One of the twentieth century’s greatest theologians, the German Jesuit priest Karl Rahner once said, “Many have entered the Kingdom of God without the sacraments.  None have entered without prayer.”  No one enters God’s kingdom without prayer because prayer is our relationship with God.  Rahner echoes Jesus’ teaching in this Gospel to be vigilant and pray always.  Prayer, living our relationship with God, includes a wide variety of practices and styles: saying prayers, using our imaginations, conversing with God, resting in God in a silence deeper than our thinking, and many others.  Still, all prayer is delightful and prayer is easy.

Prayer is delightful.  Prayer focuses on God alone, who is our real happiness.  Our hearts get what they really and truly desire.  To pray is to enter into infinite joy, because God is our joy.  God is Joy itself.  We are simply delighting in our God.  Thomas Aquinas said it well: loving God means enjoying God for God’s sake.  Prayer is a joy, because it focuses us on THE joy of our lives: God.  “My happiness lies in you alone, O God,” say the Psalms.

Prayer is easy.  You don’t need anything or any place in particular to do it because God is always with you – within you, one with you!  Prayer is as easy as breathing, as being right here and right now.  The only rule is: pray as you can and not as you can’t.  Do what works for you.  Just practice what today’s Psalm says, “To you, O Lord, I lift my soul.”  Lift up your soul to God in whatever way you can.  It need not mean concentration.  Talk and listen.  Just be, just nothing.  Prayer can be saying nothing, thinking nothing, being nothing.  About prayer the German mystic Meister Eckhart has said: “sink down out of something into nothing,” meaning let go of all self-preoccupation and sink into the nothingness of God.

Of course, we make prayer complicated.  We think of prayer, often, as one more thing to do.  We think it is for the saints.  We make it something beyond us.  Prayer becomes an item on our to-do lists.  We want to pray more but feel depressed when our desire falls short of reality.  Or, we just don’t want to do it at all.  We’d rather watch the game or a movie, or just go to sleep.  It may feel like a waste of time.  We don’t want our comfortable little worlds to end; we hold onto our private habits, our me time.  So, we suffer the consequences: boredom, listlessness, burnt out, and an unfulfilled feeling.  Our hearts get drowsy.  Our lives settle on cruise control.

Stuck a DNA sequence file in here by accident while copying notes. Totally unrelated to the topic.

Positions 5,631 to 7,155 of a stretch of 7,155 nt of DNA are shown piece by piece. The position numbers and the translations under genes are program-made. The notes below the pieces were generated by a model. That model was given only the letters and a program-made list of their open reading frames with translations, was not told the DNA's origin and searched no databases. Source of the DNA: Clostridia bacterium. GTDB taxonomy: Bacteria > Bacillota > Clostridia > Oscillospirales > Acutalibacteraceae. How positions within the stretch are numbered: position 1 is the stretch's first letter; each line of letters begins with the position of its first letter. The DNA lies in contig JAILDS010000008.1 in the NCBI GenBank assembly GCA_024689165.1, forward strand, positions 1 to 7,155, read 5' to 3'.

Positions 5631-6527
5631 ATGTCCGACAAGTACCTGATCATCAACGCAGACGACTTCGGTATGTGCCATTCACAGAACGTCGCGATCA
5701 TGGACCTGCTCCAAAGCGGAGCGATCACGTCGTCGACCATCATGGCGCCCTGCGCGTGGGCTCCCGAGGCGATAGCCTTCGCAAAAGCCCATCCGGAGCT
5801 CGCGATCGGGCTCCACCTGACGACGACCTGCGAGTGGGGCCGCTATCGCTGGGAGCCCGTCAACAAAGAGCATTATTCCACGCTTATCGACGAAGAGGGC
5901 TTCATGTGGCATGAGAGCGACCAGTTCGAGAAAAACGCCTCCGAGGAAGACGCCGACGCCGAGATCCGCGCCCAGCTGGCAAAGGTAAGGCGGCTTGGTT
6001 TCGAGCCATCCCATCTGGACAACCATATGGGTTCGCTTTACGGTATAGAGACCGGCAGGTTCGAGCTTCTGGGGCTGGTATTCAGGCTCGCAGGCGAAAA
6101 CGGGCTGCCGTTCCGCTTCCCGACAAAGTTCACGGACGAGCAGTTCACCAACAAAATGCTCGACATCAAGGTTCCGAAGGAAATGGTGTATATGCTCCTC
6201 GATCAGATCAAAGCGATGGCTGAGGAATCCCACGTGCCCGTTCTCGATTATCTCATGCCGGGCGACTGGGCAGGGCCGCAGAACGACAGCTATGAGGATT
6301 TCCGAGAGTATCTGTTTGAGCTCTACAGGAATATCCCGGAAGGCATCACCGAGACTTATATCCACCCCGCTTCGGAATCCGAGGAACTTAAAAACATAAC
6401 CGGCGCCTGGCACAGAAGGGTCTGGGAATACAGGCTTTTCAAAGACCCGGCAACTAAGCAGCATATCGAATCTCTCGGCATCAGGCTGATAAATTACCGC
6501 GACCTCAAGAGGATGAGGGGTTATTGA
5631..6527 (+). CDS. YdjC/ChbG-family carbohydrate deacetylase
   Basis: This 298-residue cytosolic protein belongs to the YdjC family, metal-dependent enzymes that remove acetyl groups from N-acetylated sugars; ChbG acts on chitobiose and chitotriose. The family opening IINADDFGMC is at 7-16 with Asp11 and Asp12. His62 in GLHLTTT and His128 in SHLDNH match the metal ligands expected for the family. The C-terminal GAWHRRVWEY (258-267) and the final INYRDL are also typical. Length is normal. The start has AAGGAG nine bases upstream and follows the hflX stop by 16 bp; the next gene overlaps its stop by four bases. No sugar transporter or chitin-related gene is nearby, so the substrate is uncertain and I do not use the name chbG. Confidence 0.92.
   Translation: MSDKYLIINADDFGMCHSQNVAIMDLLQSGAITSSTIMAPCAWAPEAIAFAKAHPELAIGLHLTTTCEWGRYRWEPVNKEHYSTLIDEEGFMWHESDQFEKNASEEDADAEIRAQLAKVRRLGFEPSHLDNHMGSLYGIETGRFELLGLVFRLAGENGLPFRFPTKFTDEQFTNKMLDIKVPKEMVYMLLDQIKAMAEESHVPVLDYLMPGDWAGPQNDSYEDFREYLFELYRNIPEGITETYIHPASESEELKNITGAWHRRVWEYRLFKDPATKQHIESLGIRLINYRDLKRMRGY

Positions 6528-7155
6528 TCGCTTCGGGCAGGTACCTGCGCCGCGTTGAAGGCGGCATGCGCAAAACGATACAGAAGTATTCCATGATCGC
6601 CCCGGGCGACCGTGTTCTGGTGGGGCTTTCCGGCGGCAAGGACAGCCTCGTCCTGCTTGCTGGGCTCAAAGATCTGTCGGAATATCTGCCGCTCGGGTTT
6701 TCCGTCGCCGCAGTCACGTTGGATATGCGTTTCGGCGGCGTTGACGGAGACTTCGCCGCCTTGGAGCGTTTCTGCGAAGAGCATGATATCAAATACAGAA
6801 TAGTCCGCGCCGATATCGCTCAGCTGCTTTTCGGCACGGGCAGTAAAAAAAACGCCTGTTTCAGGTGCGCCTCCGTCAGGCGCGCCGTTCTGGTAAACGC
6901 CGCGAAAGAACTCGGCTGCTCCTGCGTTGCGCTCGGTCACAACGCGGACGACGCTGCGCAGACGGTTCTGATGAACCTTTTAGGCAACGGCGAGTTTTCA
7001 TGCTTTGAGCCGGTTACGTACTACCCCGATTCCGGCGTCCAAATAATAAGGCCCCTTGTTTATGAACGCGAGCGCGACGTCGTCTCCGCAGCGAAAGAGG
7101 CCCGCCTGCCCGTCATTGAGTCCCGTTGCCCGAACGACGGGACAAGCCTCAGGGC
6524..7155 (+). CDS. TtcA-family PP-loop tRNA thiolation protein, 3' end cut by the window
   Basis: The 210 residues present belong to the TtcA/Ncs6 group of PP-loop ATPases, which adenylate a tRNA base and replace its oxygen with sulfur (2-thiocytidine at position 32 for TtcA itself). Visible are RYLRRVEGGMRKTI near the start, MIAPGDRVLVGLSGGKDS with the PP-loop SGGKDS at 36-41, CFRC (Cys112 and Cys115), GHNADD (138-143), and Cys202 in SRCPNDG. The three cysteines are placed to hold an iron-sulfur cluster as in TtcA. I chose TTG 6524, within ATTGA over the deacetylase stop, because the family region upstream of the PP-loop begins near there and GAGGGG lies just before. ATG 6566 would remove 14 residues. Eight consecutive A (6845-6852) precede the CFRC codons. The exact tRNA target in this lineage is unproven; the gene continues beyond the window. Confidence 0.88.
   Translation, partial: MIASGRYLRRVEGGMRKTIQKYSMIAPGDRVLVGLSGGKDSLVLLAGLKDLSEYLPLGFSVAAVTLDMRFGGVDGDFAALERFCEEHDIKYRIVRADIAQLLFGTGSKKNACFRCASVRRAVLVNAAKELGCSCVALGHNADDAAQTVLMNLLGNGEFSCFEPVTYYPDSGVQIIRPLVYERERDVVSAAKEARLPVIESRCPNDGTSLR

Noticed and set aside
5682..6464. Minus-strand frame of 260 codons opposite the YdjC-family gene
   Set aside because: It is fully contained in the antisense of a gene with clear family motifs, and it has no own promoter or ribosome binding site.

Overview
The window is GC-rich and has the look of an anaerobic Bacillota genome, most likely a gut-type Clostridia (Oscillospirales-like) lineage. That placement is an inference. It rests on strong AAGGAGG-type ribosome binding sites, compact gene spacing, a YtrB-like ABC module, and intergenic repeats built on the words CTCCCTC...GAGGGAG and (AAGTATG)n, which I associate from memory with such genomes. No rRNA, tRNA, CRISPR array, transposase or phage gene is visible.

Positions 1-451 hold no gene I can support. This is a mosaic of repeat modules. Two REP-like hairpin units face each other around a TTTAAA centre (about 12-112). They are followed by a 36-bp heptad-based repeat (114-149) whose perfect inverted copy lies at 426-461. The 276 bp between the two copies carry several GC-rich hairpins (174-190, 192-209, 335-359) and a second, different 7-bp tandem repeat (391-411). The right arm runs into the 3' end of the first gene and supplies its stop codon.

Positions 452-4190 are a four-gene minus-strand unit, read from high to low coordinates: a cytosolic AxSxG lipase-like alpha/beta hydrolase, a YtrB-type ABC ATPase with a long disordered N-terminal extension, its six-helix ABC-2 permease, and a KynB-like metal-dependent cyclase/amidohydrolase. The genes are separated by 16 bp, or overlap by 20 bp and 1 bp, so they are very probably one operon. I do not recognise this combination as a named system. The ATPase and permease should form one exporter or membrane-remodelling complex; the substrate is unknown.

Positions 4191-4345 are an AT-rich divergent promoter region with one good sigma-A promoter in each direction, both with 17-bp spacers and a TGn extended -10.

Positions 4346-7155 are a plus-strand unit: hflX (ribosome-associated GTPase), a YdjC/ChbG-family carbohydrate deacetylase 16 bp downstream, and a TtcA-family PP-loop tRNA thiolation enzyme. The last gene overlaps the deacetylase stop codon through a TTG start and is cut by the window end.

So, Jesus has to wake us up and tell us to “be vigilant at all times and pray.”  It will change our lives!  But, don’t take my word for it.  Pray and see how it is delightful and easy.  Do it right now.  Take a deep breath, close your eyes, and allow your mind to become quiet.  Whenever some thought grabs your attention, just breathe and return to this interior silence in faith.  Take a few moments to be in God in silence right now.  This is what Jesus means by being vigilant and praying always.  It is to be in God’s Presence through interior silence.  Here we have the heart of the Gospel: to simply love God as God within your very soul, and to let that interior silence spill over into daily life as you go shopping, enjoy Christmas parties, pay bills, spend time with family, and check off things on your to-do list.  Let God be God in all of these and all other areas of your life, but starting within.

The message today is simple: pray; connect to God, your heart’s true desire.  Pray and the anxieties of this holiday season won’t overwhelm you.  When you get anxious, pray.  When you get bored, pray.  When you get confused, uncertain, grateful, excited, pray.  Pray and you will be able to handle and even thrive in chaos, disorder, and the end of your private world.  Pray and know the freedom that comes from being in relationship with God, a freedom from the grip of worry, busy-ness, selfish comfort, and the boredom of the status quo.  Pray and you will be happy, for you will be giving your heart what it really wants, who it really wants, God.